[21 January 2009]
On “My Will Be Done,” the first track off The March, Unearth cut straight to the frills with streaming swaths of double-tapped guitar melody. As impressive a display of lightspeed fretwork there is, it brings to mind a few other albums that burst out of its plastic packaging in similar vein—records by Shadows Fall, God Forbid, Between the Buried and Me—pretty much any of the acts that began in the late 90’s and thrashed around in the once-fertile ground of the ‘metalcore’ portmanteau (to which Unearth themselves belong). Of course the precursors of this particular overture were a generation of new wave of British heavy metal bands led by the evergreen Iron Maiden. The Maiden worship remains as apparent on The March, as with any of the previous Unearth records. Buz McGrath and Ken Susi’s dual-guitar harmonies and anthemic leads reek of a Steve Harris/Dave Murray complex.
The song then moves onto a piston-pumping neo-hardcore/thrash (thashcore anyone?) riff that also sounds suspiciously familiar. Shadows Fall, Trivium, God Forbid, Bullet For my Valentine et al literally owe their daily meal to such frenetic hardcore-metal crossover riffage that consists of equal parts steamrolling Black-Flag chug and At the Gates-style churn.
Trevor Phipps then proceeds to bust a spleen, growling and screaming through the remaining three and a half minutes of this track. There’s no chance of the fanboys squawking “sellout” at this one, as the slightest modicum of melody gets buried beneath the guttural venting and spitting. The lyrics remain po-facedly serious: “A system of panic enslaves / The binding obtainment brings darker days / A stand must be taken to save / No cries for us / The war is waged / It`s done.” Filled with prognostications of doom and slogans of inspiration, the lyrics seem custom made for the disaffected teenager to mosh to in a fit of testosterone-sparked ire.
Can anyone guess what comes next? If you hollered, “Breakdown!” you would be absolutely correct. (If you screamed it like a feisty hobgoblin and braced yourself for some slamdancing, you’re not going to like the rest of the review). The same precisely timed dumbbell-drop of a single palm-muted chord—heard from innumerable late 90’s metalcore bands countless times—repeats steadily. Drums pound it down; cymbal crashes nail it to the ground. In between the hammering, Phipps yells, “My will be done!”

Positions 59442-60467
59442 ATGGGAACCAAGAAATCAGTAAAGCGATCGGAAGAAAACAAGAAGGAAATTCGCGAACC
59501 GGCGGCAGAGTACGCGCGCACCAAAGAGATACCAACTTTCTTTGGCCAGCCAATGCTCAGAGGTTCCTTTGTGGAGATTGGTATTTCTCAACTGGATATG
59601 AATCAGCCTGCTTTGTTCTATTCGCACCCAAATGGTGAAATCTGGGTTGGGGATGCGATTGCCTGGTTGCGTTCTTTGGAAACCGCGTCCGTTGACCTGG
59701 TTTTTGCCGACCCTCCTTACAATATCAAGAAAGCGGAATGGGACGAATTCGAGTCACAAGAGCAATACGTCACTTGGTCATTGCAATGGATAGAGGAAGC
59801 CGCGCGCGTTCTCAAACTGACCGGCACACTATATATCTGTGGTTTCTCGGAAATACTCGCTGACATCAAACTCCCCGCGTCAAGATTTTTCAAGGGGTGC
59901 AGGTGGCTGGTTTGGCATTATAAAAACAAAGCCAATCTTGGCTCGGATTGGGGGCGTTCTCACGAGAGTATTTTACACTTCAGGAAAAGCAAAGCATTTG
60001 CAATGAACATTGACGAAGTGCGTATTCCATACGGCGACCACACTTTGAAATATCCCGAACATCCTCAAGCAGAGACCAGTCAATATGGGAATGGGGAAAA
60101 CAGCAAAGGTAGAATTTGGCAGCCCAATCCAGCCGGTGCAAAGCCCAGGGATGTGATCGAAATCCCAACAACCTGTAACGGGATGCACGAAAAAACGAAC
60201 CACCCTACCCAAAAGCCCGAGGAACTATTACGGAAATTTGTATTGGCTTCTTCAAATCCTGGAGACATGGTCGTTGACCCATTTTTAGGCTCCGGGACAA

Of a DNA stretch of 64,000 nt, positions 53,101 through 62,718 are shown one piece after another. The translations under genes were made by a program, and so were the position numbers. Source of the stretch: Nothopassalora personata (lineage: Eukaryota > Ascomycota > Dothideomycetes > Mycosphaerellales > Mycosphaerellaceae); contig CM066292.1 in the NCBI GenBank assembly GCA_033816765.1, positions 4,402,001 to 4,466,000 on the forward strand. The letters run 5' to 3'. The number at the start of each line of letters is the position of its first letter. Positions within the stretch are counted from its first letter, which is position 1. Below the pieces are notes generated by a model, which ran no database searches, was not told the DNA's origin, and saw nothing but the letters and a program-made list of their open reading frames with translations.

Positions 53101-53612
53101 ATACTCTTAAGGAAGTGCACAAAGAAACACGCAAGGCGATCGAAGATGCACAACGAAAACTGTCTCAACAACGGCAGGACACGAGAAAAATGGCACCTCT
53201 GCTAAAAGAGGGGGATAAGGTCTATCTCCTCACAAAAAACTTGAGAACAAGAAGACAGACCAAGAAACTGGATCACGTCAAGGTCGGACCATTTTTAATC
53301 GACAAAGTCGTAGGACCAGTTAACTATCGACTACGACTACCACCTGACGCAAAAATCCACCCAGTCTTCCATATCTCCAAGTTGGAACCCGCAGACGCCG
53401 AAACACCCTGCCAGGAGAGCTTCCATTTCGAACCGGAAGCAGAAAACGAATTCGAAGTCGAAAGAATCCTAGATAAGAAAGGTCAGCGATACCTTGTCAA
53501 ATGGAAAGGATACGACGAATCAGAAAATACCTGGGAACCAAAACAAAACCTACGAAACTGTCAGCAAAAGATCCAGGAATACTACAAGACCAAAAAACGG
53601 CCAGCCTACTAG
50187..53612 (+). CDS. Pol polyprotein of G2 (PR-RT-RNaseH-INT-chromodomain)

Over the course of the next ten tracks, these elements resurface over and over again. Sure, sometimes the breakdowns come earlier than expected. Guitar solos appear in the middle of a song instead of at the beginning or the end. A“raining blood”-like midsection appears to the otherwise old-school hardcore-punk tinged “The Chosen.” “Letting go” slows things to a crawl (and is quite a drag with its maudlin guitars and sore-thumb cookie-monster vocals). Prolonged silence and white noise drops smack in the middle of [Untitled], the album closer (another misguided attempt at experimentation adding nothing but snores to the atmosphere).
Apart from those anomalies, the formula remains the same: Out of a total 11 songs, six contain fret-punishing guitar medleys within the first ten seconds; a breakdown of some form appears on every single track; and Phipps’ gruff admonitions continue endlessly at the same pitch and tone.
Though good for what it is: high-quality melodic metalcore. It’‘s also slick as grease, polished to a blinding sheen by Adam Dutkiewicz’s production. But familiarity often breeds contempt and almost every ingredient of The March sounds routine.
Unearth need not introduce Beatles melodies and synth (Lord no!) in order to stay relevant. Take a leaf out of the Disfear songbook. The band’s latest (“Live the Storm”) makes use of an utterly simple d-beat backbone but infuses a freshness and flow, an urgency and sense of freedom to a well-worn formula. Thus, one suspects it is a palliative and not a surgery required to ease the suffering of an ailing genre. However, as flag bearers of the movement, Unearth exhibit all the unchanging symptoms of a plague that finds metalcore quarantined within its confines.